The November 5, 2010 election brought about some changes in the federal government, with the Republican party earning the majority of seats needed to take over the House of Representatives. Healthcare reform has been a major bone of contention between Democrats and Republicans since Barack Obama was elected U.S. President in 2008, and the GOP-controlled House now has the power to block some major reform proposals. The fact that Republicans failed to earn the majority needed to take control of the Senate, however, should make for some interesting political discourse over the next several months as both sides fight to secure their stance in the heated healthcare debate.
Nursing homes, which have benefited from Democratic-led enhanced Medicaid funding for states, have expressed particular concern over the shake-up. Kaiser Health News reports on several credible news outlets who have covered the issue, including The Hill, McKnight’s Long-Term Care News, and Modern Healthcare. According to The Hill, nursing homes and assisted living facilities rely on Medicaid payments for approximately two-thirds of resident funding, and a return to the standard federal rate could prove devastating financially.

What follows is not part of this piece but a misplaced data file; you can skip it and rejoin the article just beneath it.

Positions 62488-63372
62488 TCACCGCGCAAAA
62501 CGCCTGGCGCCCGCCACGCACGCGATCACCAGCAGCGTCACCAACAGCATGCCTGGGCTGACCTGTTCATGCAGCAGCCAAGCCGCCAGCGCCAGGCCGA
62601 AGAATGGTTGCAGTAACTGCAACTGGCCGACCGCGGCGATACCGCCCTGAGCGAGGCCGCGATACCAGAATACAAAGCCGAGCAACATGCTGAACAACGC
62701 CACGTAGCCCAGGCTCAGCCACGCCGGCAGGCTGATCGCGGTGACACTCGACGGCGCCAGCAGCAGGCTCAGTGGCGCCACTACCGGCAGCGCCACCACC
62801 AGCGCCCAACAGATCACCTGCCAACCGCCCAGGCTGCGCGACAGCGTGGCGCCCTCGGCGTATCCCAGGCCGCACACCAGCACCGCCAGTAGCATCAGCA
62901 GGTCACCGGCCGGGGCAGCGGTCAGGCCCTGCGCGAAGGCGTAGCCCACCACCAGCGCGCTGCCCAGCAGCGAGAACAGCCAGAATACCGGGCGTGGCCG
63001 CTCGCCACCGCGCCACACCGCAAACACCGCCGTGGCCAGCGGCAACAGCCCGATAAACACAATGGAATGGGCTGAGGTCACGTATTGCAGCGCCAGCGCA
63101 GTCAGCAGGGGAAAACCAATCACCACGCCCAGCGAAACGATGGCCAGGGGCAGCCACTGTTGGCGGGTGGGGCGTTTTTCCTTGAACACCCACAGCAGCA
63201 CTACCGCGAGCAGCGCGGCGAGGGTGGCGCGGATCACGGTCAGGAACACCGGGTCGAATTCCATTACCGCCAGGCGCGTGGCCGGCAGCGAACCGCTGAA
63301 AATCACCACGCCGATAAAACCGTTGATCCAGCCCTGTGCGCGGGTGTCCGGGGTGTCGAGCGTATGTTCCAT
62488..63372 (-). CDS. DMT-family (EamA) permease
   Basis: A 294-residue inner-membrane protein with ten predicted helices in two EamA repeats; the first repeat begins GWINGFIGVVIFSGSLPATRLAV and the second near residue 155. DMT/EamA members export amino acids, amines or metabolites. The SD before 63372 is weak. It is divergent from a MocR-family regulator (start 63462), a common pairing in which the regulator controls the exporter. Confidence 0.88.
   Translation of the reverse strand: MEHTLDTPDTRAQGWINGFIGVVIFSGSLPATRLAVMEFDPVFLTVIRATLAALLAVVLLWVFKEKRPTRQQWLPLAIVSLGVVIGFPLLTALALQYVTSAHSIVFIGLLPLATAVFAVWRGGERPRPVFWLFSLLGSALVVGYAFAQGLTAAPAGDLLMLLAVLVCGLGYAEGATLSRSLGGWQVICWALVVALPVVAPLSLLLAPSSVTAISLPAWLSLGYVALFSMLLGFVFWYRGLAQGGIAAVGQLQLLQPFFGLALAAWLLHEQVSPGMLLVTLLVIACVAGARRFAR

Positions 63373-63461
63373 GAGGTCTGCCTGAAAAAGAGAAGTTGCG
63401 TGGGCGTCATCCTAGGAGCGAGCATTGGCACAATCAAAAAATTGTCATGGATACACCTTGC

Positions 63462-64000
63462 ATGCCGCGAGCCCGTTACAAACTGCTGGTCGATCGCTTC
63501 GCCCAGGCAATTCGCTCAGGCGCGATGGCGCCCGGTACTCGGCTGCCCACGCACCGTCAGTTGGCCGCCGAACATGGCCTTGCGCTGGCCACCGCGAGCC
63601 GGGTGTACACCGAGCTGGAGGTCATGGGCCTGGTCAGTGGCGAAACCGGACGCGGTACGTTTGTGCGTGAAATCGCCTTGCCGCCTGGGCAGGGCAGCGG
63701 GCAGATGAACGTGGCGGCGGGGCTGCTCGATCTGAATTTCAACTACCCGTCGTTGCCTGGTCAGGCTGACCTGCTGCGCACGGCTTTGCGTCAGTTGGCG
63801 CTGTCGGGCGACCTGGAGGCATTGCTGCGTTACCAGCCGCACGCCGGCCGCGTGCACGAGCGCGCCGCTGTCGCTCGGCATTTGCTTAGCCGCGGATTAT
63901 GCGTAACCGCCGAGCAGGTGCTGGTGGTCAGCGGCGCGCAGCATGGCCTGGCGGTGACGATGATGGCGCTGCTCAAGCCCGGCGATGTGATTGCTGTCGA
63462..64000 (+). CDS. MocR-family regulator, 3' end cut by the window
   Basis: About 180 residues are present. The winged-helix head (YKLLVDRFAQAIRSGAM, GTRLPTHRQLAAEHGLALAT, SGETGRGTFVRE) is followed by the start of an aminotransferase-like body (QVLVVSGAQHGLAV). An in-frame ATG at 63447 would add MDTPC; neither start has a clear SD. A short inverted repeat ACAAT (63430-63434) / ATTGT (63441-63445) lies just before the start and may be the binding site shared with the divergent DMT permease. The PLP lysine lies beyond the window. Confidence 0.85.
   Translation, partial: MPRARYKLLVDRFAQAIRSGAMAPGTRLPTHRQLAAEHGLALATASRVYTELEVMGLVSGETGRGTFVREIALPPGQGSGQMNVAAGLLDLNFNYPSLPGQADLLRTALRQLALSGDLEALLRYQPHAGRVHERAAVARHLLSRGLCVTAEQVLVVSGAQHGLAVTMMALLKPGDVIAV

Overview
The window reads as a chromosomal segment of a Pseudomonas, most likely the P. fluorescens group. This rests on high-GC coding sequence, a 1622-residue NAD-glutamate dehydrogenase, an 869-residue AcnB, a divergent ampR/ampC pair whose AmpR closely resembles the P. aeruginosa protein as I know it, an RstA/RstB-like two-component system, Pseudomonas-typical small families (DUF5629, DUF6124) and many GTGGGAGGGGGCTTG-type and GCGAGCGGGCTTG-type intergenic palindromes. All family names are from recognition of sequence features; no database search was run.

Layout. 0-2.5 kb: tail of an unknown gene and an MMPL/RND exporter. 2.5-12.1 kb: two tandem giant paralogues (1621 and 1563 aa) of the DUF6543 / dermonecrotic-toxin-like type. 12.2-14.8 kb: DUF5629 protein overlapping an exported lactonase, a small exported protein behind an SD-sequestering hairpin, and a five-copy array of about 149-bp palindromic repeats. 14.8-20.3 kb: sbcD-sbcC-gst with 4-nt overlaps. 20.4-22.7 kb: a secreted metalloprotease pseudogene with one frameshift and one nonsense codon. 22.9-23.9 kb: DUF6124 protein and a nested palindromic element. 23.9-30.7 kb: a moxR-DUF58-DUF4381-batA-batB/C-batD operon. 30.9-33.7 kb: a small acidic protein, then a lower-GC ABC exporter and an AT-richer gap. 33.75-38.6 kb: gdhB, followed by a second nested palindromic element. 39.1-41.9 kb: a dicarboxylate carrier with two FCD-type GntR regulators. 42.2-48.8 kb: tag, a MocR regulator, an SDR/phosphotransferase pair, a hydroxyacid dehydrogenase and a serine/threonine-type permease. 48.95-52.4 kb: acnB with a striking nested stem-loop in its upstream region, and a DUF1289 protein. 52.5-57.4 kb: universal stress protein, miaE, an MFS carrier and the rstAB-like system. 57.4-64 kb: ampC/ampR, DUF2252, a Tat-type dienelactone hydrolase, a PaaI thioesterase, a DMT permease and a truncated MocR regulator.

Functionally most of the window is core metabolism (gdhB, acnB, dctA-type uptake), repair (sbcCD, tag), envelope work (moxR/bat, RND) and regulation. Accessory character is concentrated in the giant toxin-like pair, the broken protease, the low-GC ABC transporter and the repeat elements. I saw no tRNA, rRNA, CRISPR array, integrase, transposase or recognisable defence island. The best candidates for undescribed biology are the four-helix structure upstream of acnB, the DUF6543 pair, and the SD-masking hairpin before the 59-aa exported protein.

If Medicaid spending is cut, the CLASS Act is one component of reform that could help fill in the gaps. However, few employers have signed up to participate in the program thus far. Further, some Republican leaders are moving to repeal the CLASS Act out of fear that it, too, will incur additional government spending if employee contributions aren’t sufficient to cover costs.
According to Bruce Yarwood, President and CEO of the American Health Care Association (AHCA), long-term care was an issue that hasn’t received the necessary attention so far in the ongoing healthcare reform debate. He says the AHCA has reached out to the Centers for Medicare and Medicaid Services (CMS) and the Brookings Institution to create pilot programs that would revamp the current payment system: Instead of issuing payments based on the type of residential care setting, payments would be made based on each patient’s individual condition and needs.
Yarwood says that if enhanced Medicaid payments are on the table next year, the AHCA will continue to fight in favor of an extension.
Image Copyright harrykeely on Stock.xchng